The documentary features Frieda Caplan, who introduced hundreds of exotic fruits and vegetables to America. It aims to educate its audience about where their food comes from. | Fear No Fruit/Courtesy Photo

Frances Griffey

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The 21st annual San Luis Obispo International Film Festival (SLOIFF) will include the world premiere of “Fear no Fruit” on Wednesday, March 11, at 7 p.m. in the Alex and Faye Spanos Theatre. Cal Poly’s Center for Expressive Technologies will host the event.

“Fear no Fruit” focuses on the story of the woman who brought the kiwi, spaghetti squash and habanero chile, along with 200 more exotic fruits and vegetables, to  America. We’ve been eating her products for years — yet many don’t even know her name: Frieda Caplan.

This documentary features Caplan, the now-91-year-old icon who received an honorary doctorate at Cal Poly in 2014, as she tells her tale of success. She was the first woman to own a business in the Los Angeles Wholesale Produce Market and has revolutionized the American supermarket.

“It’s a great story about a woman who succeeded in a man’s world back in the ’60s,” SLOIFF director Wendy Eidson said.

“The more interesting part of the story is her personal story — that she was able to be so successful as a woman during that time and raise a family,” she said.

The movie actually started as a short film, but when director and producer Mark Brian Smith started filming, he soon realized it had to be a full-fledged documentary.

“I knew I had a bigger story that I wanted to tell the audience,” Smith said. “(A longer movie) could have more impact, tell a more complete story and make a bigger splash.”

Smith and Eidson expect the film not only to entertain its audience, but also to educate them about where their food really comes from.

“People will be a little more interested the next time they go to the grocery store,” Eidson said.

David Gillette, Cal Poly English professor and director of the Liberal Arts and Engineering Studies Program, agreed.

“It’ll give people a much better understanding of where their food comes from,” Gilette said. “They can see how the process works from the field to the dining table.”

Political science professor and director of the Center for Expressive Technologies Elizabeth Lowham said she hopes the film sparks good discussion.

Plus, she asked, “Who doesn’t want to go to a world premiere?”

As the star of the documentary, Caplan is known as the “Queen of Kiwi,” but that’s only one of many titles she’s held through the years.

“Before I was the Queen (of Kiwi), I was first the Mushroom Queen because that’s how I started,” Caplan said.

It’s true — fungi really did launch her career. After building up the mushroom business for six years, she had the chance to start her own business.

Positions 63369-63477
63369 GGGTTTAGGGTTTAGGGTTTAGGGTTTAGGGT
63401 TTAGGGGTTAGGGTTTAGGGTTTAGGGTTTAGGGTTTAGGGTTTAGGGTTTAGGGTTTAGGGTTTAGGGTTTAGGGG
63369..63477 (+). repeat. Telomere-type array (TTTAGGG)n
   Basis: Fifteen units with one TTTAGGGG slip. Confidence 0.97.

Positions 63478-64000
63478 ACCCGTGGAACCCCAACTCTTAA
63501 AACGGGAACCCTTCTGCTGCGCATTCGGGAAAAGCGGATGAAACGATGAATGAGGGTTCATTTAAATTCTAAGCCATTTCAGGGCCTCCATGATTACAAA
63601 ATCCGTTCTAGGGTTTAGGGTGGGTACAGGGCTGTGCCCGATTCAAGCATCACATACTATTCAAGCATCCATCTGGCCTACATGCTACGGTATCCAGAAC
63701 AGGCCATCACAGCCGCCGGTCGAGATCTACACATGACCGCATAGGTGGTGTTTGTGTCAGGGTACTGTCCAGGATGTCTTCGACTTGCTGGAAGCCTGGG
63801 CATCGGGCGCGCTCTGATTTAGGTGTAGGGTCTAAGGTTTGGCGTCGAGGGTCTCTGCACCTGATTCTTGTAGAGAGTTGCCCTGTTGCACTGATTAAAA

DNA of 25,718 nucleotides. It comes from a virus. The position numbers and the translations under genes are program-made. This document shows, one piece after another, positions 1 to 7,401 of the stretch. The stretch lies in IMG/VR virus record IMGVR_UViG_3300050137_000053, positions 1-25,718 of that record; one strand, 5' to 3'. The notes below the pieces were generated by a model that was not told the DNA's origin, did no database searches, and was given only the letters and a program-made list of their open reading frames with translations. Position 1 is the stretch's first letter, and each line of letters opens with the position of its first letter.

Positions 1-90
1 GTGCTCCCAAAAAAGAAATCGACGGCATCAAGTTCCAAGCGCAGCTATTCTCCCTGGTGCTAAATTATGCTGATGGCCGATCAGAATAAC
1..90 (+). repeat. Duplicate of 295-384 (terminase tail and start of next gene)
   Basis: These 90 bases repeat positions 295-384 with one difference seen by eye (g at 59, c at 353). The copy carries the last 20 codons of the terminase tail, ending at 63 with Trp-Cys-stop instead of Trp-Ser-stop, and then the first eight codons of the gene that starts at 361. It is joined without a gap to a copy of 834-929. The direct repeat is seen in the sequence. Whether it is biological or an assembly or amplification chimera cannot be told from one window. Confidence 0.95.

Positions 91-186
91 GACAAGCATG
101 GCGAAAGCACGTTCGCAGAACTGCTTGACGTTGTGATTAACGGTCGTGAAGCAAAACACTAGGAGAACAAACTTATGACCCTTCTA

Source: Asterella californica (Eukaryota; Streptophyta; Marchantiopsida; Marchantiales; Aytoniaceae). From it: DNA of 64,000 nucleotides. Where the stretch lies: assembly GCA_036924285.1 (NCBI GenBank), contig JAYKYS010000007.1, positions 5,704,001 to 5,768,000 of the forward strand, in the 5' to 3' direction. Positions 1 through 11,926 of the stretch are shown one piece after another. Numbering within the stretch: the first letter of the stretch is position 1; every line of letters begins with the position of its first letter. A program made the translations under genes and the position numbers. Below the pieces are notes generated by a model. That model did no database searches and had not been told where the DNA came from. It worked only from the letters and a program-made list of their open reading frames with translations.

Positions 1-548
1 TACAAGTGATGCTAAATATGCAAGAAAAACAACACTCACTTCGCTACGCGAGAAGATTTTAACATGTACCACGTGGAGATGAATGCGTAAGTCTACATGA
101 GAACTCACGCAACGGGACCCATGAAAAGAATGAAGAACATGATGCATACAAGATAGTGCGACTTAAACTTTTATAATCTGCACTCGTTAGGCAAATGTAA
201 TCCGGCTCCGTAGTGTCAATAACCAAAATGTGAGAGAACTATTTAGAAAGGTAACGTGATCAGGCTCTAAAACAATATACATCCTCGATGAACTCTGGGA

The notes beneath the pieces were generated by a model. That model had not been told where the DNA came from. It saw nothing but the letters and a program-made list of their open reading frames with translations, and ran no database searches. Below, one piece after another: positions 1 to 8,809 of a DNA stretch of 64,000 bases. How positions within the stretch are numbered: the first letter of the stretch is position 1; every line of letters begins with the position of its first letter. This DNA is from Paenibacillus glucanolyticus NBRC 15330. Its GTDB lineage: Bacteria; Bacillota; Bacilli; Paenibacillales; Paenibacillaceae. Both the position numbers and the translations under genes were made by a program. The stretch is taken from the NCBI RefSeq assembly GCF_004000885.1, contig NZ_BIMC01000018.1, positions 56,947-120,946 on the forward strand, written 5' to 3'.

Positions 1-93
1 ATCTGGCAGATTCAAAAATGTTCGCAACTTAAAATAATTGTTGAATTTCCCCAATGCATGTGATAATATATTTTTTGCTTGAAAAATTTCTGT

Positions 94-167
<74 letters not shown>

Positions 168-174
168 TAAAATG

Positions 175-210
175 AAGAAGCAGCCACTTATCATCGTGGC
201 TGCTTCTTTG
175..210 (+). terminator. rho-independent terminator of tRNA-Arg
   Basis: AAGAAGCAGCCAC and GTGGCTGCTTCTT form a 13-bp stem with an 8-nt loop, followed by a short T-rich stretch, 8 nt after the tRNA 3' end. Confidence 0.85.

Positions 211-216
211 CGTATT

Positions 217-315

“I went to the mushroom growers and said: ‘Here’s this opportunity, what should I do?’” she said. “I had no idea how to run a business.”

But once she started, there was no slowing her down. Soon, Caplan became well known in the produce business, and farmers trying to bring new foods into the market were told to “go see Frieda.”

“Anyone that came to me with an idea, I would try it,” she said. “I love challenges, and the challenges just kept coming.”

Smith admires Caplan’s passion and tireless energy.

“She never sees obstacles,” he said. “She just overcomes them.”

Caplan emphasized that none of her success was planned; it just happened.

“You don’t have to have a plan,” she said. “You just have to take advantage of opportunities.”

Caplan’s favorite part of the job is discovering exotic foods and meeting unique people. (Fun fact: She was good friends with Julia Child!)

“It’s an open door to meeting people who like to contribute to others’ good health and well-being,” she said.

The weirdest thing she’s eaten: the mangosteen (no, it is nothing like a mango). She remembers trying to figure out how to open the thing on her first encounter with it. Not only is it delicious, Caplan said, it’s also one of the prettiest fruits.

The wise entrepreneur invites everyone to witness her success on the big screen.

“It tells a wonderful story about produce,” Caplan said. “It tells a story about the opportunities anybody can have, including women.”

Like the title of the movie suggests, Smith and Caplan really do advocate “fearing no fruit.”

“Don’t judge a fruit by its skin,” Smith said. “It might be really tasty and juicy inside and look scary outside.”

More reason to see the film (as if you need more convincing) is that Cal Poly and President Jeffrey Armstrong are actually shown at the end of the documentary, when Caplan received her honorary doctorate in June 2014.

Smith and Caplan will both attend the premiere and participate in a Q&A session following the screening.

Downtown Cinemas will also screen the film at 1 p.m. on Thursday, March 12. Tickets for students are $10 and available at

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